Kidney Cancer Causes Risk Factors Aging

Located in your abdomen on each side of your spine, your kidneys are part of your urinary system. The kidneys perform important functions in the body by removing wastes and excess fluids from the blood. These wastes and fluids are released from the body in the form of urine.

Kidneys help the body maintain homeostasis, or a long-term, stable, balanced condition. However, like other organs and systems in our bodies, aging can impact the functioning of your kidneys.

Kidneys and Aging

  • a hardening of the blood vessels that lead to the kidneys
  • a reduction in the number of nephrons in the kidneys (Nephrons are the part of the kidneys that filter out the wastes and excess fluids from your blood stream.)
  • a reduction in the size of the kidney due to tissue loss.

As kidneys wear down with time, they may start to filter your blood more slowly. However, because the kidneys are built to handle more volume than is really necessary, some people’s kidneys are not significantly affected overall by the aging process.

Keep in mind that this does not mean that you are not at risk of developing kidney diseases as you age. Ultimately, aging can lead to kidney cancer, kidney failure or other diseases involving your kidneys and your urinary tract.

Preventing Kidney Cancer as You Age

While no one knows the exact causes of any type of cancer, older people are far more likely than younger people to develop cancers, including kidney cancer. Luckily, you can take some measures as you age to help prevent yourself from getting kidney cancer.

Leading a healthy lifestyle is one of the best ways to avoid developing any type of cancer. Being healthy will help slow down the aging process and can lead to a happier, more productive life. To reduce the risks of developing kidney cancer, you should:

  • Control your cholesterol and triglyceride levels through medication and/or diet.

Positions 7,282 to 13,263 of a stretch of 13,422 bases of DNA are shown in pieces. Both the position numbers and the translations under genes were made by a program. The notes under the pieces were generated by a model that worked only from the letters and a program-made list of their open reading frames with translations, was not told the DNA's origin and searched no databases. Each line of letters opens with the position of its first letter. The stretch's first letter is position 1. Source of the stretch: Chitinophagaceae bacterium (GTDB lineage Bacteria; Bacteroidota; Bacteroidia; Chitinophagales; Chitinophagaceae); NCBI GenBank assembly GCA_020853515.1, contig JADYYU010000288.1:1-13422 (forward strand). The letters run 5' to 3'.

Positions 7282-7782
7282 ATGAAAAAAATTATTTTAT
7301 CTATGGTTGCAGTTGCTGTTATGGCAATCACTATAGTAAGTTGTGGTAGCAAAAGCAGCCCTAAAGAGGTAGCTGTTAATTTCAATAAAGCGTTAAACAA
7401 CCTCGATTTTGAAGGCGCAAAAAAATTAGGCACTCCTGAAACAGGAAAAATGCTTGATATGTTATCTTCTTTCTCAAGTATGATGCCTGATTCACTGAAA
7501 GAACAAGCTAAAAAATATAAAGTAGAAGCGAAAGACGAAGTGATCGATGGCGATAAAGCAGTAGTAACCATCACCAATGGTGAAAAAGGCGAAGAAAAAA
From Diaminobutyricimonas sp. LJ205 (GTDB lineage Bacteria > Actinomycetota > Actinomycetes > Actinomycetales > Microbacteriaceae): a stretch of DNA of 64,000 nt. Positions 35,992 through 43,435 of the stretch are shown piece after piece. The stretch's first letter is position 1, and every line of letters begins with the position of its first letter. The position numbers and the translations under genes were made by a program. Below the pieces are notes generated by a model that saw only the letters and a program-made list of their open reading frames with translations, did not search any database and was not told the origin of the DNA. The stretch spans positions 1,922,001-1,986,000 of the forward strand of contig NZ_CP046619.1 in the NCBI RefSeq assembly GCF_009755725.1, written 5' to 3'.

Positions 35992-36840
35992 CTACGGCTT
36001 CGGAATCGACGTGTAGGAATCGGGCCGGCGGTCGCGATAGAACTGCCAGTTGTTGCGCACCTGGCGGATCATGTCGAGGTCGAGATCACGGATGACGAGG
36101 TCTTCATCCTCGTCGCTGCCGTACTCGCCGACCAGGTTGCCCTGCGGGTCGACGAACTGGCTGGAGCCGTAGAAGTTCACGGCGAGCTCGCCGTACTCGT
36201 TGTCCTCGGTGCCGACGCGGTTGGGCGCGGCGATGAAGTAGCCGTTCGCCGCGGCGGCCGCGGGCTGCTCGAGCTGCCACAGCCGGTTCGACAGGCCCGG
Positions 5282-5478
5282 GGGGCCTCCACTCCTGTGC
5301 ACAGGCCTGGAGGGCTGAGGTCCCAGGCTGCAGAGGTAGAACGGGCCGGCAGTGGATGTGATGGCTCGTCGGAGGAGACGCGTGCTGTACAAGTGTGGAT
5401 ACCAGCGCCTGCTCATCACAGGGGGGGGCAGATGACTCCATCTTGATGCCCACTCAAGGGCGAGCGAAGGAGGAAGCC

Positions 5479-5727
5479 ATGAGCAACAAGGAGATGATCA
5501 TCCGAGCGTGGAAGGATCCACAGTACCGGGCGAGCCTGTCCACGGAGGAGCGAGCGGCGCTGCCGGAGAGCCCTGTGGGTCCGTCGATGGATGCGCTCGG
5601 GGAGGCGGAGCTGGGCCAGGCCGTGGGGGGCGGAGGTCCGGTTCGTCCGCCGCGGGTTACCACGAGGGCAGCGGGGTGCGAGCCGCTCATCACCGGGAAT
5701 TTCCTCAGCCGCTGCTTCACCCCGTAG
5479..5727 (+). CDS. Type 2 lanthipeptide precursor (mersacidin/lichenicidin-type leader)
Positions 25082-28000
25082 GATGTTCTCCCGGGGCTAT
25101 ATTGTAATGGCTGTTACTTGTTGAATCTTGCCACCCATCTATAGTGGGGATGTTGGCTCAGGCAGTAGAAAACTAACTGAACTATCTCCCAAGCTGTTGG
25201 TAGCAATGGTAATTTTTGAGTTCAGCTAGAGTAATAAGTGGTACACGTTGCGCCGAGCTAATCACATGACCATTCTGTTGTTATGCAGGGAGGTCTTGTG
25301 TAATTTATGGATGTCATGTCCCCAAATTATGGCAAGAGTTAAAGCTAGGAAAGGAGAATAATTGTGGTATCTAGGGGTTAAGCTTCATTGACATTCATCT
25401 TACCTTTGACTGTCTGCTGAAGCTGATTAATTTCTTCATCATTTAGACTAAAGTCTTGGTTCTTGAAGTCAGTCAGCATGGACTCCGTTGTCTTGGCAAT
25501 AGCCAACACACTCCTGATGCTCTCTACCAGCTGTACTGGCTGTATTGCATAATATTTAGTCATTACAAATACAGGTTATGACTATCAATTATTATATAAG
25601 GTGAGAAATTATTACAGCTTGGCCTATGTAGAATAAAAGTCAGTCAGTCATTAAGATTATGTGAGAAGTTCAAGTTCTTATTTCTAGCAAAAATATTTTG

• Eat a low-fat, low-sugar, high-fiber diet.
  • Exercise regularly. This will help you loose weight and improve your cardiovascular system.
  • Get regular checkups from your physician, including the appropriate blood and urine tests.
  • If you use tobacco products (cigarettes, cigars, snuff, chewing tobacco, etc.), talk to your doctor about ways to quit. If you do not smoke, do not start. Tobacco is linked to the development of a number of cancers, including kidney cancer.
  • Loose weight if you are overweight or obese. If you are not at your ideal weight, you are more likely to develop cancer. Talk to your doctor about weight loss programs.

In addition, people with high blood pressure are more likely to develop kidney cancer than those who do not have high blood pressure. If you have high blood pressure, get treatment from your physician. Loosing weight, exercising regularly and eating the right diet can also help lower your blood pressure.

Resources

A.D.A.M., Inc. (2004). Aging Changes in the Kidneys. Retrieved July 10, 2007, from the Dr. Koop Web site: http://www.drkoop.com/ency/93/004010.html.

American Geriatrics Society (2005). Kidney Problems. Retrieved July 10, 2007, from the American Geriatrics Society Web site: http://www.healthinaging.org/AGINGINTHEKNOW/chapters_ch_trial.asp?ch=54.

Mayo Clinic (2006). Kidney Cancer. Retrieved July 10, 2007, from the CNN Web site: http://www.cnn.com/HEALTH/library/DS/00360.html.